Processing Update on the Alan Lewis Collection

By Caleb Allison, Associate Instructor, PhD Student, The Media School 

As the Alan Lewis Collection continues to be processed new and exciting discoveries continue to be made about the diverse collection of motion picture technologies ranging from the 1920s up to the 1980s. For one, we’ve learned that early in his career Alan Lewis worked right here in Bloomington, IN! Lewis worked for the Public Television Library (PTL) of PBS between 1973-74. PTL worked closely with the Indiana University Audio-Visual Center (IUAVC), a precursor to the IU Libraries Moving Image Archive, and WTIU Public Television to acquire nonlocal TV programs for national distribution. Throughout his long career with motion pictures Lewis also worked as a TV producer and director, and eventually Director of Programming, for WEDU-TV out of Tampa, Florida, and as the Director of the CBS News Film and Videotape Archives.

Most recently Lewis worked for the Motion Picture, Sound and Video Branch of the U.S. National Archives and Records Administration (NARA) in Washington, D.C. Eventually, Lewis started collecting the very technologies making the images he oversaw during his career. Amassing a collection of over 200 cameras, projectors, viewers, and editors, along with many of their original cases, sales boxes, instruction manuals, and accessories, the diversity and breadth of his collection offers an important and unique snapshot of motion picture history.

One of the true gems of the collection is a 16mm Ciné-Kodak Model B in ostrich leather with matching case. In production from 1927-1931 the Model B was the Cadillac of amateur cameras. The 1928 edition of Amateur Movie Making lists the price of the ostrich leather option at an additional $75. The standard Model B retailed for about $225, bringing the total price of the ostrich edition to a cool $300. Inflated for today $300 becomes $4,300!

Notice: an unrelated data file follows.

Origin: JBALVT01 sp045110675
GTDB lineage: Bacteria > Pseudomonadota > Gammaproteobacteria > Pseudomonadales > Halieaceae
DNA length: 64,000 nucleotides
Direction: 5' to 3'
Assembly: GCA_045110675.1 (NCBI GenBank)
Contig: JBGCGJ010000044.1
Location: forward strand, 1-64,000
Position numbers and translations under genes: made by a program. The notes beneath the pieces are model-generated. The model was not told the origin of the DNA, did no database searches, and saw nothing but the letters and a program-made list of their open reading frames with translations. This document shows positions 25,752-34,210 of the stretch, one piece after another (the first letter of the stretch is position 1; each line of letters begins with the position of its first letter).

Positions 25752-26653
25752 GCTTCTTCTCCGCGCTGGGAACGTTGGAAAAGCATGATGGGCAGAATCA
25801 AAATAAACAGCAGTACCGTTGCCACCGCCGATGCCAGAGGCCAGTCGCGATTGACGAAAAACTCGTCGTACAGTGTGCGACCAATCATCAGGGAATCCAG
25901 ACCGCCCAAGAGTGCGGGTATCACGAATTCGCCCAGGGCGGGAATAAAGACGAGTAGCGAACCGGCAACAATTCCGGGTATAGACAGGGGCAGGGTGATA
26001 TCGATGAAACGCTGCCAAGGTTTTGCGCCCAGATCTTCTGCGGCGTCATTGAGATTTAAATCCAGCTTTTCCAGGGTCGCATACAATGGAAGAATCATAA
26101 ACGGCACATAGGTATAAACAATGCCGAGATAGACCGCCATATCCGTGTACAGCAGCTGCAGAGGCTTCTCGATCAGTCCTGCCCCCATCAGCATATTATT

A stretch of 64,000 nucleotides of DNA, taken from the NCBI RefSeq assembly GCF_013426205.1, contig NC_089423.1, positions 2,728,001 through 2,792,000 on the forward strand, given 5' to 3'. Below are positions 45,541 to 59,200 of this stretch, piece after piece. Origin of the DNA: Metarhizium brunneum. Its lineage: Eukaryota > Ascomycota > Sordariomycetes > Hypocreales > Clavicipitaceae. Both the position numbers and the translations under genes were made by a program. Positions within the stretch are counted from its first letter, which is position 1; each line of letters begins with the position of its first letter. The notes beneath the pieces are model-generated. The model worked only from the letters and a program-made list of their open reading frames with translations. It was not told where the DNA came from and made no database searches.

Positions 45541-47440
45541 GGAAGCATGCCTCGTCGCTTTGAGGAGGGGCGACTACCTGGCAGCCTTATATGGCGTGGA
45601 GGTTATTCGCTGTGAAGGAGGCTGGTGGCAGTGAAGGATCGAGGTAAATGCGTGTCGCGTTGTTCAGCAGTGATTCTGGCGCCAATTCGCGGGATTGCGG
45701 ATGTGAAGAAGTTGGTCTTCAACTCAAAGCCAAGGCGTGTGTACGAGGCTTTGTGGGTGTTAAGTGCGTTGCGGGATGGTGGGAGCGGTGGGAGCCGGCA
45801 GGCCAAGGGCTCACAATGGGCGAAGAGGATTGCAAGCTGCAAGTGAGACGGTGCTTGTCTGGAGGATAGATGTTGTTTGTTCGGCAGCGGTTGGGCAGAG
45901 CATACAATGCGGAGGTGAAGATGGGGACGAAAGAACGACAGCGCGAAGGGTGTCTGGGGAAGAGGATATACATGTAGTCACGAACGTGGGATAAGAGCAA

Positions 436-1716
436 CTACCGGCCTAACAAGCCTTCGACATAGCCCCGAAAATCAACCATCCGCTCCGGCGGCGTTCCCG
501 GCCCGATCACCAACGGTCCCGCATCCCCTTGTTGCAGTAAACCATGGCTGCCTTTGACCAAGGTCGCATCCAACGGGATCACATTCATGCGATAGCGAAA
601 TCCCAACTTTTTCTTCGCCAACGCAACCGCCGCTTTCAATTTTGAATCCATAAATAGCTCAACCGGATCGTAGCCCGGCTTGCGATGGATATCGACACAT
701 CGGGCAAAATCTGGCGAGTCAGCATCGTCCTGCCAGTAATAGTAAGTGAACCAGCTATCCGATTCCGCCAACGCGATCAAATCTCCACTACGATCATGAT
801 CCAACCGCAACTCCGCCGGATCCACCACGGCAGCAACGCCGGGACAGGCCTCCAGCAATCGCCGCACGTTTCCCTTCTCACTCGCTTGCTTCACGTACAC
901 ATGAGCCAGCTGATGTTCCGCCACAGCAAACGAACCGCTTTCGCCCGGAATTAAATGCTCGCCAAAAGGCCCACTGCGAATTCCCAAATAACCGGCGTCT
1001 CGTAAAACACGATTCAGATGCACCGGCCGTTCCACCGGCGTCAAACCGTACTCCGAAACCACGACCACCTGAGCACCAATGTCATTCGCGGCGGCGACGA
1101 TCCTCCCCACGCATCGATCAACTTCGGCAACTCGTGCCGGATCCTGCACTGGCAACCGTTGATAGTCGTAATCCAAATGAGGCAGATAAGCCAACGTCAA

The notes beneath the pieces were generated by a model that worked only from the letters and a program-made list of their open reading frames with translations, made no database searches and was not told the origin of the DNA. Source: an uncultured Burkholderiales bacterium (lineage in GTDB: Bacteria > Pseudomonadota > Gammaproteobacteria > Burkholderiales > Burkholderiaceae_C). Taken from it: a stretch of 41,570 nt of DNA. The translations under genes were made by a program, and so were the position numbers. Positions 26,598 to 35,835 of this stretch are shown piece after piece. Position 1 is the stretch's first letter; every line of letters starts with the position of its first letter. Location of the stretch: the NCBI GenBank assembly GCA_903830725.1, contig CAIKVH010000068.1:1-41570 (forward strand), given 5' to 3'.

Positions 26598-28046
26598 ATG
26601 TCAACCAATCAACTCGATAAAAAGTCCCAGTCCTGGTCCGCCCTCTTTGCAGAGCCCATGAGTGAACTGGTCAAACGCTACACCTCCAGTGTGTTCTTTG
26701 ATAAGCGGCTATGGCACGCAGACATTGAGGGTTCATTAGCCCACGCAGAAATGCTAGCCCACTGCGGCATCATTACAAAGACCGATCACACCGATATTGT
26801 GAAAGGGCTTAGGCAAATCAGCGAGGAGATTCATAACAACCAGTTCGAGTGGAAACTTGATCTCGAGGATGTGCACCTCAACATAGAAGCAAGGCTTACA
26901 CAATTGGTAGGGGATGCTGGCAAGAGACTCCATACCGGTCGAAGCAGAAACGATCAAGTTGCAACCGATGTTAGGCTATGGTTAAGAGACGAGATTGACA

The cleaning and testing of these cameras has been supplemented with motor recordings when possible. Amazingly, this Ciné-Kodak still runs after 90 years and has a beautiful purr you can listen to here:

Here’s a small sample of some other sweet motor sounds from the collection:

A selection of moving image technologies from the collection are part of two new exhibits located in the lobby of the IU Libraries Moving Image Archive (IULMIA) and the ground floor lobby of the IU Cinema. The Ciné-Kodak in ostrich leather can be viewed at the Archive. These exhibits seek to reveal the incremental evolution and vast diversity of amateur and home moviemaking equipment, as well as its beauty. From the extravagant ostrich leather casings of the 16mm Ciné-Kodak to the industrial portability of the 8mm Revere series exists the aesthetic blending of art and utility. The collection not only hosts a diversity of motion picture cameras, but a selection of their original cases and even sales boxes, as well as projectors and viewer/editors. The collection represents an important form of moving image history and technology outside of commercial Hollywood production. These are the objects that captured and shared the everyday, the familial, the nontheatrical, and so much more.

Come visit the display case in the Moving Image Archive space on the ground floor of Wells Library!

One of my personal favorites is the Super 8mm Yashica Super-800 Electro camera. Produced between 1970 and 1974, it has an atomic-age look reminiscent more of the 1950s than the 1970s. Sporting a sleek, all-black camera body, retro graphics, and colorful dials, including a seemingly arbitrary but super-cool 1950s atom graphic on its speed dial, bright green battery check light, and baby blue footage counter, it stands uniquely apart from its collection counterparts. The Yashica Super-800 is also part of the IULMIA exhibit, and its progenitor, the Yashica Super-60 Electronic, can be found in the IU Cinema’s exhibit.

Moving forward with the collection the Moving Image Archive plans to preserve and maintain the working order of the projectors and cameras while restoring those that can be fixed. They are undoubtedly beautiful machines but many of them are also functional, and their exhibition as well as their utility will be used to offer experience and education to students and film lovers alike.